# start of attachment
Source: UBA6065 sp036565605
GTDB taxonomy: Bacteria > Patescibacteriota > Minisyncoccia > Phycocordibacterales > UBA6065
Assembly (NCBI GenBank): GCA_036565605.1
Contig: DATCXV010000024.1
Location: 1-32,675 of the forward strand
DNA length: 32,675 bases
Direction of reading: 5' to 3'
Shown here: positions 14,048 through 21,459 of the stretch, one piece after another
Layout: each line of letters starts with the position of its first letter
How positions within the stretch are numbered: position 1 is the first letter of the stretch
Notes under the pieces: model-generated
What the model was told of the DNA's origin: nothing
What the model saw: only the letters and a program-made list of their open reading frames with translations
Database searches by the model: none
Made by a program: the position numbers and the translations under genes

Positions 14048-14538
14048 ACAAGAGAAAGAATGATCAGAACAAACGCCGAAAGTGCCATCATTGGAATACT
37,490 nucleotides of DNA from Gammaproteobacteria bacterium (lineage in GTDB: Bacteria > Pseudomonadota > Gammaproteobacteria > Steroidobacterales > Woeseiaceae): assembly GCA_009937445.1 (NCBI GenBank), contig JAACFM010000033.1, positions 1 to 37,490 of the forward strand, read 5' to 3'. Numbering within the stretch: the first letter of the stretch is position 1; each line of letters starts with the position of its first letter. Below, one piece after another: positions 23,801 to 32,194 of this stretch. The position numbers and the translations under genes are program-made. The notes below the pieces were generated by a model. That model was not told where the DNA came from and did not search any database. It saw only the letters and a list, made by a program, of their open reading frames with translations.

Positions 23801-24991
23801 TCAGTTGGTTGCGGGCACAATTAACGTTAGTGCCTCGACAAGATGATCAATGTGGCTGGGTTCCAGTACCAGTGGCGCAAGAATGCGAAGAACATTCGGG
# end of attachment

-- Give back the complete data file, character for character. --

Source: UBA6065 sp036565605
GTDB taxonomy: Bacteria > Patescibacteriota > Minisyncoccia > Phycocordibacterales > UBA6065
Assembly (NCBI GenBank): GCA_036565605.1
Contig: DATCXV010000024.1
Location: 1-32,675 of the forward strand
DNA length: 32,675 bases
Direction of reading: 5' to 3'
Shown here: positions 14,048 through 21,459 of the stretch, one piece after another
Layout: each line of letters starts with the position of its first letter
How positions within the stretch are numbered: position 1 is the first letter of the stretch
Notes under the pieces: model-generated
What the model was told of the DNA's origin: nothing
What the model saw: only the letters and a program-made list of their open reading frames with translations
Database searches by the model: none
Made by a program: the position numbers and the translations under genes

Positions 14048-14538
14048 ACAAGAGAAAGAATGATCAGAACAAACGCCGAAAGTGCCATCATTGGAATACT
37,490 nucleotides of DNA from Gammaproteobacteria bacterium (lineage in GTDB: Bacteria > Pseudomonadota > Gammaproteobacteria > Steroidobacterales > Woeseiaceae): assembly GCA_009937445.1 (NCBI GenBank), contig JAACFM010000033.1, positions 1 to 37,490 of the forward strand, read 5' to 3'. Numbering within the stretch: the first letter of the stretch is position 1; each line of letters starts with the position of its first letter. Below, one piece after another: positions 23,801 to 32,194 of this stretch. The position numbers and the translations under genes are program-made. The notes below the pieces were generated by a model. That model was not told where the DNA came from and did not search any database. It saw only the letters and a list, made by a program, of their open reading frames with translations.

Positions 23801-24991
23801 TCAGTTGGTTGCGGGCACAATTAACGTTAGTGCCTCGACAAGATGATCAATGTGGCTGGGTTCCAGTACCAGTGGCGCAAGAATGCGAAGAACATTCGGG